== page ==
[five things.]

I know, I know… it seems like all I write these days are ‘five things.’ I just like doing it, and since I post less frequently now it gets more of what I’m currently loving onto the blog.

This week it’s all sorts of random.

1. Dead Space 2

More scary, gruesome necromorph action. Great story, perhaps even better than the first. Entertaining and engaging from start to finish.

It also had two of the best action scenes I’ve ever seen in a video game, or anywhere.

Bonus, here’s an awesome minimalist poster for the original Dead Space, via@Frank Russo


2. Never Let Me Go

I really did love this film, but in part it was bittersweet because I love Ishiguro’s book so dearly. There were so many tender moments that didn’t make it to the film that I missed. The nuance and complexity of the book can’t possibly translate onto the screen completely, so even while I was enjoying the film I also found myself pining for the novel.

However, the movie should most definitely be praised. It was well filmed and well written. Most of all, any mention of this film needs to celebrate the acting. The performances of the leads were achingly powerful. It’s no surprise by now, but these are three young actors who should be turning in dazzling performances for decades to come.


3. TV on the Radio – Nine Types of Light

I guess I’ll need to use the word bittersweet one more time if I’m going to write about the new TV on the Radio album. The album is brilliant, but just a week after its release the band’s bassist, Gerard Smith, died of lung cancer at the young age of 36. It’s so sad, and can’t but influence the way I listen to the album.

While nothing works as a silver lining in a death like this, one couldn’t ask for a better swan song, however involved his illness may have allowed him to be in the album’s recording.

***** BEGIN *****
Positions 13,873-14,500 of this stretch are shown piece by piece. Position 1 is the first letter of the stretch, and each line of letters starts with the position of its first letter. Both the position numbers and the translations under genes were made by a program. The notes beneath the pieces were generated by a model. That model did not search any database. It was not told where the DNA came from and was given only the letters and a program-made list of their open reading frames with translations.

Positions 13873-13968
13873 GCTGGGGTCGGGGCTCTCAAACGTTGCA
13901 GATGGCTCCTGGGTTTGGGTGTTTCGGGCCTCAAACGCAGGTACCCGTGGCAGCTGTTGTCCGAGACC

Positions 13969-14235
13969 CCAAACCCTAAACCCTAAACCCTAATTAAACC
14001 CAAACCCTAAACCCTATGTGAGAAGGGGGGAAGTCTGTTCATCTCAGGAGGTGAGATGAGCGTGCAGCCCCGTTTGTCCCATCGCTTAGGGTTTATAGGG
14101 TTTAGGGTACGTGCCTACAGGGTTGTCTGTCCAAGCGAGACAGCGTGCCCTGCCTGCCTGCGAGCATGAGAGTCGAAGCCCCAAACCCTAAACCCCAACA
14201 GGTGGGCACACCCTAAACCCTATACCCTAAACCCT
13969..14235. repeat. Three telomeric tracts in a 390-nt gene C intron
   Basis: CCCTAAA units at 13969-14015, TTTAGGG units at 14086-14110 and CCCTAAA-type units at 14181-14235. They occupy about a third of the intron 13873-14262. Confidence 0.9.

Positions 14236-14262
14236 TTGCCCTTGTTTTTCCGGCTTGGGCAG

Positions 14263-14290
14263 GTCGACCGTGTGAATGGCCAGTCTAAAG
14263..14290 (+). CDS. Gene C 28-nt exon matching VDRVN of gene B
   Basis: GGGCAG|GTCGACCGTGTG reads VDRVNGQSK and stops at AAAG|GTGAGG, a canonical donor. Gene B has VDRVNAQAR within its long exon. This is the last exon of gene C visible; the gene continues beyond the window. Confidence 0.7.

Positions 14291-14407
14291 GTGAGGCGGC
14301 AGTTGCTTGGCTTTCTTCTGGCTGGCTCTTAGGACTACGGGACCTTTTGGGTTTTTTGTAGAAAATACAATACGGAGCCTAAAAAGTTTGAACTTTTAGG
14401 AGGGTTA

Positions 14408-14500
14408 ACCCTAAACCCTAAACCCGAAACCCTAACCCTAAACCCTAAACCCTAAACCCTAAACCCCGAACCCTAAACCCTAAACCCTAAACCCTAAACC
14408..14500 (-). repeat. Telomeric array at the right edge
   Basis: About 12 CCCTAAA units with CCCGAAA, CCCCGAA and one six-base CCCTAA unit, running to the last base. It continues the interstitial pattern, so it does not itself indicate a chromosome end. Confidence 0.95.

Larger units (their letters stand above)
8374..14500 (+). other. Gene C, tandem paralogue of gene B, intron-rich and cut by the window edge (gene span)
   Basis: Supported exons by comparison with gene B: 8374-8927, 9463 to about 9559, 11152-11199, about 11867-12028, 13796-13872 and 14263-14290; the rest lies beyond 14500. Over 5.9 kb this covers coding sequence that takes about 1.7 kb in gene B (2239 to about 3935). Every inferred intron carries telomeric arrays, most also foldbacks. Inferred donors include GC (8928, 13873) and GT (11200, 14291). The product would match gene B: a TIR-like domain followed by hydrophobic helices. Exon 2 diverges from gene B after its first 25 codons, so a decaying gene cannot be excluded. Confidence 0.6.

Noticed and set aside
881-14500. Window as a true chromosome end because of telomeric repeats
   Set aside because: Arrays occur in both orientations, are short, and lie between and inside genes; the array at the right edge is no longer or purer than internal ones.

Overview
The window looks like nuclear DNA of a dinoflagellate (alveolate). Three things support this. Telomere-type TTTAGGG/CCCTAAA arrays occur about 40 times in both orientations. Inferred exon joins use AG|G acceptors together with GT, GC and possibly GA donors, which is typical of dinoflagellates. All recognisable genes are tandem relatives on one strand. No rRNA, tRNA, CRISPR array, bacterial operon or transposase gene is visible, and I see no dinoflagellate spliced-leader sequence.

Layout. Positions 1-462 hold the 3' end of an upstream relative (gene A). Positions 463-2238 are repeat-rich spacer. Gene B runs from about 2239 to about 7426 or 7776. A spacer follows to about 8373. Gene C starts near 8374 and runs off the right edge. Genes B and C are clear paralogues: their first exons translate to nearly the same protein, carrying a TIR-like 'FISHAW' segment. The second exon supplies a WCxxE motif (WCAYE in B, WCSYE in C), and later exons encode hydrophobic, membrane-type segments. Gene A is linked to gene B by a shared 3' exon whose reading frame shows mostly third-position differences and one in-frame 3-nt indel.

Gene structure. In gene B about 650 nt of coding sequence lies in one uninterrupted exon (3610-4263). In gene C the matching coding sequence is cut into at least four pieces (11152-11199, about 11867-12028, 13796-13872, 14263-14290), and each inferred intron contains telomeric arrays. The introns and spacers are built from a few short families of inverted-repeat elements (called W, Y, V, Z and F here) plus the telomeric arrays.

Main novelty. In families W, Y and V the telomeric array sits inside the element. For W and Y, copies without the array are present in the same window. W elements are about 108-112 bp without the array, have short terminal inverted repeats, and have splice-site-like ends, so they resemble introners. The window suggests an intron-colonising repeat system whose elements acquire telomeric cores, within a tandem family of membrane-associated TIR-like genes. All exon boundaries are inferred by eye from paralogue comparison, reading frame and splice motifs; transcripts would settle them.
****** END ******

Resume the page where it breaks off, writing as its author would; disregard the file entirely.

4. Fleet Foxes – Helplessness Blues

Seattle’s own indie favorites are back, and the album is faaannnnnnntastic. Such a joy to listen to. The band grew into a deeper sound without losing what makes them great.

Now, hopefully touring won’t eliminate any chance that J. Tillman releases some more solo stuff in the next year or two.


5. Thor

I loved it. A really fun introduction to a character not many folks know, at least in the comic incarnation. It was funny, action packed, had enough human drama to be engaging without taking itself too seriously. It would have been disastrous if the film hadn’t acknowledged how silly the whole premise is, but it was able to be badass and have heart without forgetting that at the end of the day it’s a comic book movie based in Norse mythology.

Often, when movies ‘don’t take themselves seriously,’ that’s code for taking a dump on film and calling it a comic book movie. Examples of this include Ghost Rider and both Fantastic Four films. Blech! Not so with Thor, well crafted and charmingly acted, I was sad to see it end.

It looks like Thor is going to have a modest, but healthy opening weekend. Yet, since it is doing far better critically and amongst audiences than other films which have had similar weekends, like Fantastic Four and Clash of the Titans, I’m hoping it will perform better over the long term than those films and be more successful overall.

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